When she was wrecked the Great Britain had only three masts, but they were immense - those who saw the old ship beached in Sparrow Cove were probably more impressed by the masts and the enormous main yard than by the hulk itself. The main and fore masts, believed to be the largest sailing ship masts ever made, rose some 64 feet above deck level and sank 10 feet below. Fore and main masts weigh over 30 tons each and the yard, 106 feet long, is another 3 to 5 tons. The ship had to be relieved of this weight. The unknown factor was the condition of the wood, though Dr Corlett was certain that it was sound.

To cut through the bridle and chains from which the yard was suspended, someone had to scale the 64 foot main mast, a job which in normal circumstances would only be done with scaffolding. Sergeant Tony (Yorky) Stott, of the Royal Marines, volunteered. Using only a climber's knots, he became the first man known to reach the top of a mast for a generation.

Of the three masts, Horst Kaulen decided to remove the mizzen first. A local master carpenter, Willie Bowles used his chain saw to cut the mizzen below the level of the top deck; the mast was lifted on the crane about 15 feet but did not come free easily and eventually a rotten section in the lower end cracked and the mast broke crashing through the remains of the deck-house. It was then decided to cut the remaining masts above deck level.

When the mainmast was cut, it was found to be in excellent condition and made up of four separate pitch pine trunks with 14 shaped pieces completing the exterior circle. This, together with the foremast, was secured to the pontoon to be taken back to Britain: the mizzen was left in the Falklands, where it will commemorate the years the Great Britain stayed in the colony.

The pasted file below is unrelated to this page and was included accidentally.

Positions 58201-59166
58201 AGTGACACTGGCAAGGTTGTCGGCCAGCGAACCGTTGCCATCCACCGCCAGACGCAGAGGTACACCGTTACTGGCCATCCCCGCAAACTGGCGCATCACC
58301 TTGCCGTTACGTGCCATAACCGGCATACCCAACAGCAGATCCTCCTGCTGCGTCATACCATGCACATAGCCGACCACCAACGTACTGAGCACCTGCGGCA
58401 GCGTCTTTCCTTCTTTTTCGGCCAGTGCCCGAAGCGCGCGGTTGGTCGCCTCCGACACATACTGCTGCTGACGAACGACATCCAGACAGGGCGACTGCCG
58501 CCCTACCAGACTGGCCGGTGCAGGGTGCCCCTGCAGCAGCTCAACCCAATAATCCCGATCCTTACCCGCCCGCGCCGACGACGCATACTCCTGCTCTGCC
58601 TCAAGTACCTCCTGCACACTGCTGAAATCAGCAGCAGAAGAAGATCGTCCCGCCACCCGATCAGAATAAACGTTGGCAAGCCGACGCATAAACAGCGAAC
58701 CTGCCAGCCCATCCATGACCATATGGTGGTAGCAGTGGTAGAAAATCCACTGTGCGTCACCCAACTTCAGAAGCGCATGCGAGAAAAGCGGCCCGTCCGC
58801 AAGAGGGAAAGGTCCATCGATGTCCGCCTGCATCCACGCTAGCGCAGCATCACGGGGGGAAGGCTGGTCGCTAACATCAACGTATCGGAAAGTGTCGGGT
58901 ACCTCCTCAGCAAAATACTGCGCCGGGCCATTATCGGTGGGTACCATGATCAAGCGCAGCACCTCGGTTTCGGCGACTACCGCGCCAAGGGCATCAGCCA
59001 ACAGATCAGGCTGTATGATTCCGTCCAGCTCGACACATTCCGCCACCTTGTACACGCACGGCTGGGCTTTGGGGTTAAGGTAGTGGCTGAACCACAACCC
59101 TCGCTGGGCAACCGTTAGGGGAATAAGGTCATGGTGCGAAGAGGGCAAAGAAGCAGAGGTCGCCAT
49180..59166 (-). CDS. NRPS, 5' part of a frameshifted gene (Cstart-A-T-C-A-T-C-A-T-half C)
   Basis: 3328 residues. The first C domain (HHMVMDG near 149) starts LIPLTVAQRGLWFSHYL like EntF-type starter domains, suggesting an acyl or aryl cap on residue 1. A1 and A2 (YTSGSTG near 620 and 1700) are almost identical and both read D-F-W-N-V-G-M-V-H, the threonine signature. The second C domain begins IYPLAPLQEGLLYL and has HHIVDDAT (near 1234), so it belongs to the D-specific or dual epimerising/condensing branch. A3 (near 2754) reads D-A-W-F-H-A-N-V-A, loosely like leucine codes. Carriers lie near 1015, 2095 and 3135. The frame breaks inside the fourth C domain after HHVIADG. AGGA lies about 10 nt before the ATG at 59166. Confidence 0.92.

Then followed the most trying time of the salvage operation. Would the ship float? Was the pontoon in deep enough water for the hulk to pass over it? And would the weather be kind? Midnight on 6 April was the effective beginning of this phase. O'Neil and his divers started four pumps, with a total capacity of 660 tons of water an hour. The machines pounded through the night, pumping out more than 3,000 tons, and at 7 a.m. the Great Britain was clearly afloat - though just a few minutes too late to meet the early morning tide.

So well did the ship float that after the gales and dramatic events later that afternoon, the Great Britain had again to be beached, which was just possible as a few holes hitherto undiscovered became obvious in the hulk during the pumping.

For the next three days 35-knot winds and gusty storms made work nearly impossible, yet allowed no rest for fear that the old ship might again try to escape. On 10 April dawn was reasonably calm with some blue sky, and Horst Kaulen made his decision. Mulus III was already submerged and a Falkland Island Company tug, the Lively, was called out from Stanley. Together with the Malvinas, owned by Chris Bundes, who farms at Sparrow Cove, it towed the Great Britain towards the pontoon.

Another and perhaps the most important problem then became apparent; the draught of the ship was greater than had been calculated. It was a technical difficulty which had been anticipated but which could only be faced at the time when the Great Britain was ready to float over the pontoon. The difficulties involved in assessing her draught were enormous, particularly as all calculations had been made when the masts, spar and water were still inside the ship. Dr Corlett had worked on a stern draught of 12 feet, but Horst Kaulen found it to be nearer 14 feet, plus an additional discrepancy from the 'hogging' of the keel. It was therefore necessary to manoeuvre the pontoon into deeper water. This was done by raising it and swinging it through 90º on the main anchor before sinking it again.